Another former Secretary of State, Colin Powell, has been courteous enough to come to Clinton’s defense and point out that he, too, used a personal server for his emails during his State Department tenure. Alas, he did so in the course of his forceful push to modernize the government’s antiquated system, rather than because he is a TCP. Clinton’s immediate predecessor as SOS, Condoleezza Rice, scarcely used email, and Madeleine Albright, SOS from 1997 to 2001, didn’t email at all. How times have changed. Clinton, in contrast, has showered the public with thousands and thousands of her emails, after culling through them to excise any that were strictly personal, or that, presumably, showed even less prowess with the tools of modern life (if you can call a fax machine modern) than her Abedin exchange.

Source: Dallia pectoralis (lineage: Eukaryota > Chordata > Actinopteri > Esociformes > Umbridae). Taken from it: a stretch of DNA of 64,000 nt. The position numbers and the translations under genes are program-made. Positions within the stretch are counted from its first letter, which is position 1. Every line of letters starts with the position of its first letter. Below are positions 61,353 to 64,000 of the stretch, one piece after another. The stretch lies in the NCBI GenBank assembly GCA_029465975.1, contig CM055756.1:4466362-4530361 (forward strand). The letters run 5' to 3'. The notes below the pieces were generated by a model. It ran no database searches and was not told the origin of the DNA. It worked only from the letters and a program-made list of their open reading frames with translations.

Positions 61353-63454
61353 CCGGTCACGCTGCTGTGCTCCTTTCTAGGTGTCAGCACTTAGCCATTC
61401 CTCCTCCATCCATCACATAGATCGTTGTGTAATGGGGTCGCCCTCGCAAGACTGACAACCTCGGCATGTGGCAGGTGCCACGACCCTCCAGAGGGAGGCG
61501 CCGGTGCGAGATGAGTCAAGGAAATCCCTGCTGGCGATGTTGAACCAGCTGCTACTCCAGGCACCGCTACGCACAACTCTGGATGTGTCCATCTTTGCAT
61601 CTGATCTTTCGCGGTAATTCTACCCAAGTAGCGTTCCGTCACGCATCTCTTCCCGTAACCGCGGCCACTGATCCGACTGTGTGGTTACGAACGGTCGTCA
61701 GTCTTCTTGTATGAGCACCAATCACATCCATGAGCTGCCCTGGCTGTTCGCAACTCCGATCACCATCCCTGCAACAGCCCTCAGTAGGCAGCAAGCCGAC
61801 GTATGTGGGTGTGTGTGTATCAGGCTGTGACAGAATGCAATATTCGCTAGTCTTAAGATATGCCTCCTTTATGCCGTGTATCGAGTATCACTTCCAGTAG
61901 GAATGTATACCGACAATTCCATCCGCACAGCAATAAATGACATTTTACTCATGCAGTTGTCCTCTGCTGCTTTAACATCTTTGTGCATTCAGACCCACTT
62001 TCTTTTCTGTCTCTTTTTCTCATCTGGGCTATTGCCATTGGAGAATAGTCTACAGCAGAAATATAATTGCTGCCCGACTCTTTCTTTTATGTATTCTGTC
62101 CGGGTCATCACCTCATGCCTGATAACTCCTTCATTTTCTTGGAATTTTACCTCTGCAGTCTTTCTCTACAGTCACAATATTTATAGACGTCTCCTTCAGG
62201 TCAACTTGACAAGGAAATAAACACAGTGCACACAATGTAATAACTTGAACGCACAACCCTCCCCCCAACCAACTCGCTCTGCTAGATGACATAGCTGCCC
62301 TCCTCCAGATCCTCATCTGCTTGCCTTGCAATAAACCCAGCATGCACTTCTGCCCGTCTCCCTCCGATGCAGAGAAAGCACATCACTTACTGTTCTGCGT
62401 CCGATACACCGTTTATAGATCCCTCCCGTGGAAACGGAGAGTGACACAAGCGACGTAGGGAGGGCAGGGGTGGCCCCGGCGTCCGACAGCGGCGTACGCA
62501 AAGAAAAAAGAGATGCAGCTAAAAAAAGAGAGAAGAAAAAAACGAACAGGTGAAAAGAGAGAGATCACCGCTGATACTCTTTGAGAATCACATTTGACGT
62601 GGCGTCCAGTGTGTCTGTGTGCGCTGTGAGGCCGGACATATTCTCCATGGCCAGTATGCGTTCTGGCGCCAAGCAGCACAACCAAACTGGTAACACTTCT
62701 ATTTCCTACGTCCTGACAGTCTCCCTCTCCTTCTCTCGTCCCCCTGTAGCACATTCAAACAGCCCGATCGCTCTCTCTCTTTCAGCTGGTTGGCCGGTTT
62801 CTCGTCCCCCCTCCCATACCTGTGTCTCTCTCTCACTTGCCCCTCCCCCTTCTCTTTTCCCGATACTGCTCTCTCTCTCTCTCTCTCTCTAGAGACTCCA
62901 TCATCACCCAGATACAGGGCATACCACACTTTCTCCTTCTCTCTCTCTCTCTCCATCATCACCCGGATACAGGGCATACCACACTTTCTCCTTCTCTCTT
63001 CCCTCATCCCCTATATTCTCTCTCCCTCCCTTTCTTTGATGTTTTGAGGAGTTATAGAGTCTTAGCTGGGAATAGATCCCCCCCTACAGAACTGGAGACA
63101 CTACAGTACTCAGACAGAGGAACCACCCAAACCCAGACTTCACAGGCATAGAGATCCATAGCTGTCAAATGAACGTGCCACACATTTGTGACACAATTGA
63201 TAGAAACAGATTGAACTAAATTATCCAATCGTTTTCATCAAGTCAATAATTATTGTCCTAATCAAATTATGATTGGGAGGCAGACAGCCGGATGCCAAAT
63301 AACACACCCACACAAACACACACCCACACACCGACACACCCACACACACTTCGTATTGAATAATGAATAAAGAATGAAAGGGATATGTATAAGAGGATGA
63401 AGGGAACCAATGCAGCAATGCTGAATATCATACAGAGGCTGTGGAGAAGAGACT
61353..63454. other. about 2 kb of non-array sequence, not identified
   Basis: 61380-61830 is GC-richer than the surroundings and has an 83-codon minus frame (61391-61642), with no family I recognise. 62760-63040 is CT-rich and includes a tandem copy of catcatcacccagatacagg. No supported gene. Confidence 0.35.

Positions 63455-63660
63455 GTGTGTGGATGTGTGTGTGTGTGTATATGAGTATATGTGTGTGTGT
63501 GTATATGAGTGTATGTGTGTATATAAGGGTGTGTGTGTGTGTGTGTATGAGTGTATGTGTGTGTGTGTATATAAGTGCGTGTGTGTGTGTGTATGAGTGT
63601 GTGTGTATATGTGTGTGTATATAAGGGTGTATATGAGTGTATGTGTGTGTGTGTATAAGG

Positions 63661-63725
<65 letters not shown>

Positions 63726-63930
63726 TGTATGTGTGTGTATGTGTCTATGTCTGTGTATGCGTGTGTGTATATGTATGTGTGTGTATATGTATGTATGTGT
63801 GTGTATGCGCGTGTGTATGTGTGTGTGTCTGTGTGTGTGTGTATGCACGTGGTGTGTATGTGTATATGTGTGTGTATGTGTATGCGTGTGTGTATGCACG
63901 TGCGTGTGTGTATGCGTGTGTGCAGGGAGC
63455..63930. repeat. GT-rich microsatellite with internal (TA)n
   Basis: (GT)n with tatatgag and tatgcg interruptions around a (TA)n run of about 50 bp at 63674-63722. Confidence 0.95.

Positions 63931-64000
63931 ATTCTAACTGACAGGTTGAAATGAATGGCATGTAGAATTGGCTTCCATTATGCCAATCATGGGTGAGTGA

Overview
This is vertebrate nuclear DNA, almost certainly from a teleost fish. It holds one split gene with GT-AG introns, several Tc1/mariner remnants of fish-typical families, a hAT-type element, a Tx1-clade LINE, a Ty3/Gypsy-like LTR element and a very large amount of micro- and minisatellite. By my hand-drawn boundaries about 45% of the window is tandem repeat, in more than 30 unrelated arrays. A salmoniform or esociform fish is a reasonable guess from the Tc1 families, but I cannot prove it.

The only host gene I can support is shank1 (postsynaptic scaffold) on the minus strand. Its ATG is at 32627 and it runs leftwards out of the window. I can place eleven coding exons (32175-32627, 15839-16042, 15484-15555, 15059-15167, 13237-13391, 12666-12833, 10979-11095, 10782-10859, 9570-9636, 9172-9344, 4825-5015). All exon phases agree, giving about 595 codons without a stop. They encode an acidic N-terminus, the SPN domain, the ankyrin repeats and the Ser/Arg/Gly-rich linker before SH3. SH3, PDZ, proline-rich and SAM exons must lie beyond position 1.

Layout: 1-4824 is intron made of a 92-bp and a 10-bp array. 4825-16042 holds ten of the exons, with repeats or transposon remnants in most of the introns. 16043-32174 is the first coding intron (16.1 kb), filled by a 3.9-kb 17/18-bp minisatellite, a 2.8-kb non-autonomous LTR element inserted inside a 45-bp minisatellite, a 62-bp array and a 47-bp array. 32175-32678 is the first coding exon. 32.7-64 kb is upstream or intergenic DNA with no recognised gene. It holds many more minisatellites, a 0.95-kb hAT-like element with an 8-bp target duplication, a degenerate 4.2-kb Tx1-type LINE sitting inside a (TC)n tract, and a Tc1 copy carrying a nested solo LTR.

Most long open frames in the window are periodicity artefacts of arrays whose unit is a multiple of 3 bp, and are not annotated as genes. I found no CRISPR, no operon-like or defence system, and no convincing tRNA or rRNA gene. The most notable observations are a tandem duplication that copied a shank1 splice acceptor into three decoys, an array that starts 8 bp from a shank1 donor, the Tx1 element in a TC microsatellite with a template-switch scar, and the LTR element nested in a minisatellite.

Much will no doubt be made in the press of the fact that last Thursday, Bryan Pagliano, the former State Department staffer who set up Clinton’s private email server (in her bathroom!), asserted his Fifth Amendment right not to incriminate himself before the House panel that is (still, yet, again) investigating Benghazi. That committee’s chairman, South Carolina Republican Trey Gowdy, told reporters, ominously, “I know in the past why people have invoked that privilege, and you’re free to glean whatever inference you want from the fact that he did.” Gowdy is within his rights to imply that Pagliano is shielding evidence incriminatory of his former boss. But as a Technically Challenged Person myself, I’m within mine to believe this chivalrous young man is simply trying to protect Clinton from the mockery and shame that would engulf her were the true depths of her Luddite-hood to become known. We didn’t expect Steve Jobs to be a great diplomat — indeed, by all accounts he was a raving asshole. Why would we demand that a president be a tech geek?